— Henry Bourne in Antiquitates Vulgares (1725), quoted in
J Simpson and S Roud A Dictionary of English Folklore (OUP 2000)

Henry Bourne was a curate in Newcastle-upon-Tyne at the beginning of the 18th century who inveighed against traditions he regarded as popish or heathen. I suspect, then, that he would have given Mrs Gaskell’s short fiction ‘The Old Nurse’s Story’ short shrift (or perhaps not, since “giving short shrift” is a relic Catholic phrase) for it perfectly epitomised that winter’s tale told at a Northumbrian fireside which he so hated. Luckily for his mental state he had died over a century before the two narratives included in this slim volume were published, the first in 1852, in Household Words, and the second in 1860, in The Cornhill Magazine.

The first-person narrator of ‘The Old Nurse’s Story’ is Hester: an intelligent young girl in the second half of the 18th century she is selected to be nurse to Rosamond Esthwaite, daughter of a Westmoreland curate and Miss Furnivall, herself a granddaughter to a Northumbrian lord. When Rosamond is four going on five her parents both unexpectedly die within a short while of each other, and she and Hester are sent across country to the ancestral seat of Furnivall Manor House, located in Northumberland at the foot of the Cumberland Fells. The subsequent events are here recounted by the older Hester to Rosamond’s children, to whom she has also become nurse.

This is the setting for Continue reading “A sad tale’s best”

A showcase for storytelling

William Blake's The Ghost of a Flea
William Blake’s The Ghost of a Flea

Garth Nix Across The Wall:
a Tale of the Abhorsen and Other Stories

HarperCollins Children’s Books 2007 (2005)

There can’t be many children’s fantasy authors who have remained untouched by the Arthurian legend: John Masefield, Alan Garner, Ursula Le Guin (she shows this awareness in her introduction to Tales from Earthsea), Diana Wynne Jones, Joan Aiken and Philip Reeve are all writers who spring to mind as acknowledging the huge influence of the Matter of Britain. The Australian author Garth Nix is another who makes his debt clear but this predilection doesn’t represent the limits of his storytelling. Continue reading “A showcase for storytelling”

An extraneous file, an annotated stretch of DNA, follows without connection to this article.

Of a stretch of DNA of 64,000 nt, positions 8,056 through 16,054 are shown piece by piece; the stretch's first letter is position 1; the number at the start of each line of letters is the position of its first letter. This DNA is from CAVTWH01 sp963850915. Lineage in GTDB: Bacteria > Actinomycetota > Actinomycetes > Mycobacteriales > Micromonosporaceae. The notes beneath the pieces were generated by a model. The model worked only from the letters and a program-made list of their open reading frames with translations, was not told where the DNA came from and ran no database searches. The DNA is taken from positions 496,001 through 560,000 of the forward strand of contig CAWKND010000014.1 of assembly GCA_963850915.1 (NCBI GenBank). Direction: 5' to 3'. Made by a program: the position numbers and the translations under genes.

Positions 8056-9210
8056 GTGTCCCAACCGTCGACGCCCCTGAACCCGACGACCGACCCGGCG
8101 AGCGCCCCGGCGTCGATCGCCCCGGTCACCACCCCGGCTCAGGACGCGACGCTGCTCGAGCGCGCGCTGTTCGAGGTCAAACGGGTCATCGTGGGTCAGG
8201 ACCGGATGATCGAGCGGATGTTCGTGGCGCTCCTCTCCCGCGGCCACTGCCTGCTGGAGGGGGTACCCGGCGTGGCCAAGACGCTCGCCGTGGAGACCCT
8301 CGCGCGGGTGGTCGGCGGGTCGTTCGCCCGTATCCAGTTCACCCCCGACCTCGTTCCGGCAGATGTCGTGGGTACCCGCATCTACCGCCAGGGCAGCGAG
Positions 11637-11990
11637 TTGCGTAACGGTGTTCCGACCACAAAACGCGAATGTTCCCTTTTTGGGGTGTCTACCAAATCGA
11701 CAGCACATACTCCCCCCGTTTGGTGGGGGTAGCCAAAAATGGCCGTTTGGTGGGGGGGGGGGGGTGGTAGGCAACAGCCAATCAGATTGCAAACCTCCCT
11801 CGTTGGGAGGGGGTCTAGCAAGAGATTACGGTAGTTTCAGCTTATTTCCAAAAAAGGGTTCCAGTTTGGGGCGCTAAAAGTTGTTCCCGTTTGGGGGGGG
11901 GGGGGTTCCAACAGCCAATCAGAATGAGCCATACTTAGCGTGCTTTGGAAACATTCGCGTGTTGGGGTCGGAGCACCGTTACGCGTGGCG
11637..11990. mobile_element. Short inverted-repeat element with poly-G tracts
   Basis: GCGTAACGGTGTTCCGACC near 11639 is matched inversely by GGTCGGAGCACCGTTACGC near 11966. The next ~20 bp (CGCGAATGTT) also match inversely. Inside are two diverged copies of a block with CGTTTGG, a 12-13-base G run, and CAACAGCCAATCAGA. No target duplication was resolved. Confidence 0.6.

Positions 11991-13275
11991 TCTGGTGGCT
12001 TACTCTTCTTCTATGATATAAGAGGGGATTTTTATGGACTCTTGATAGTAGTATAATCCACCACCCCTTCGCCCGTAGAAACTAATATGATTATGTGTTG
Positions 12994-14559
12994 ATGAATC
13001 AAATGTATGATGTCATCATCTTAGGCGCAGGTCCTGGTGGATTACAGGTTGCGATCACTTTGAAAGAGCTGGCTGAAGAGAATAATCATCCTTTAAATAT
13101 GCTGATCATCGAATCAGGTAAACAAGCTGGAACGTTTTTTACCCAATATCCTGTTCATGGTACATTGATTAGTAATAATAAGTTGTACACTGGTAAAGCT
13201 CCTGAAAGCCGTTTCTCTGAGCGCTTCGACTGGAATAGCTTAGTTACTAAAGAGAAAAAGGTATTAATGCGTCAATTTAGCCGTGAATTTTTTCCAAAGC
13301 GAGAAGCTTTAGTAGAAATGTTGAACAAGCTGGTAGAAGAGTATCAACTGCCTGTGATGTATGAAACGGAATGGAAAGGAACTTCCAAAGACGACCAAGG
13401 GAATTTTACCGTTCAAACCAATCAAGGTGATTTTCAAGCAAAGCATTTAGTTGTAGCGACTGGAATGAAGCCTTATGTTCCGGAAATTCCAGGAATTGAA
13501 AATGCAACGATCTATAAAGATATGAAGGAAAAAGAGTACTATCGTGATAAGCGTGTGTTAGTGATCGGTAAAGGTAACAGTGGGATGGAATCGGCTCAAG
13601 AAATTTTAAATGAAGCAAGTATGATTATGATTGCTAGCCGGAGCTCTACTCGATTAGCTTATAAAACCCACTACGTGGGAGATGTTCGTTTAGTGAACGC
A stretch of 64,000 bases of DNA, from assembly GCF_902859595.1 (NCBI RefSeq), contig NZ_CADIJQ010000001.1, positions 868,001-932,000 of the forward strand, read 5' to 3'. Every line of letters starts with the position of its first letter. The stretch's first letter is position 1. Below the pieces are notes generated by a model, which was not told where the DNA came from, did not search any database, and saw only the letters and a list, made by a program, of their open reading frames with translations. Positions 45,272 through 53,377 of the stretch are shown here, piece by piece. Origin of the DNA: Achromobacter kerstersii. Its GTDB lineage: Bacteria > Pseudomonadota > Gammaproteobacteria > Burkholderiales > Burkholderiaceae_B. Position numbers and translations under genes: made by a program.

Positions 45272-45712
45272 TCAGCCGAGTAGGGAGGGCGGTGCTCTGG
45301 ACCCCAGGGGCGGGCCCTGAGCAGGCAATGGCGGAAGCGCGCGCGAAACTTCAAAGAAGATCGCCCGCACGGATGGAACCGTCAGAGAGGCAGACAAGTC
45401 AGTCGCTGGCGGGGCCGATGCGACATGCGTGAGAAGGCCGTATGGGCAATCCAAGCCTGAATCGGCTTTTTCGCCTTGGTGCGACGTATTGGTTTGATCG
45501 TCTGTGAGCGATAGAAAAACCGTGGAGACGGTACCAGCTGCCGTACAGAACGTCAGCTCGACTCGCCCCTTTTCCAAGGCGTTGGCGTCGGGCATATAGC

Not all at sea

shipoffools
Albrecht Dürer (?): The Ship of Fools (1494)

Terry Jones Fantastic Stories Puffin 2003 (1992)

Though unable to speak German I once acquired a modern edition of Sebastian Brandt’s 1494 satire Das Narrenschiff or Ship of Fools, mainly because it was illustrated with distinctive woodcuts, many by Albrecht Dürer. A fruitless search for my mislaid copy was prompted by the first story in this short story collection by Terry Jones (whose sobriquet seems destined to forever remain ‘former Python’): naturally this was a tale called ‘The Ship of Fools’. Medievalist that he is, author of Who Murdered Chaucer? and Chaucer’s Knight, he won’t have lightly chosen this tale to head this collection without a reason. Continue reading “Not all at sea”

Dark portraits in the gallery

in medias res

A L Kennedy Now that you’re back
Vintage 1995 (1994)

Opening a collection of short stories is a little like getting into a lift (or elevator, if you prefer) — you never know who’ll get in, for how long they’ll ride, whether you’re likely to engage with them or what relationship, if any, they are likely to have with each other. Your curiosity may or may not be piqued, you may wrinkle your nose at the smell or be embarrassed at the enforced intimacy, however transient. What you do know is that, like any passenger in the lift, you’re unlikely to be vouchsafed someone’s life story, that your experience will only produce brief and probably blurry mental snapshots of your fellow travellers. Continue reading “Dark portraits in the gallery”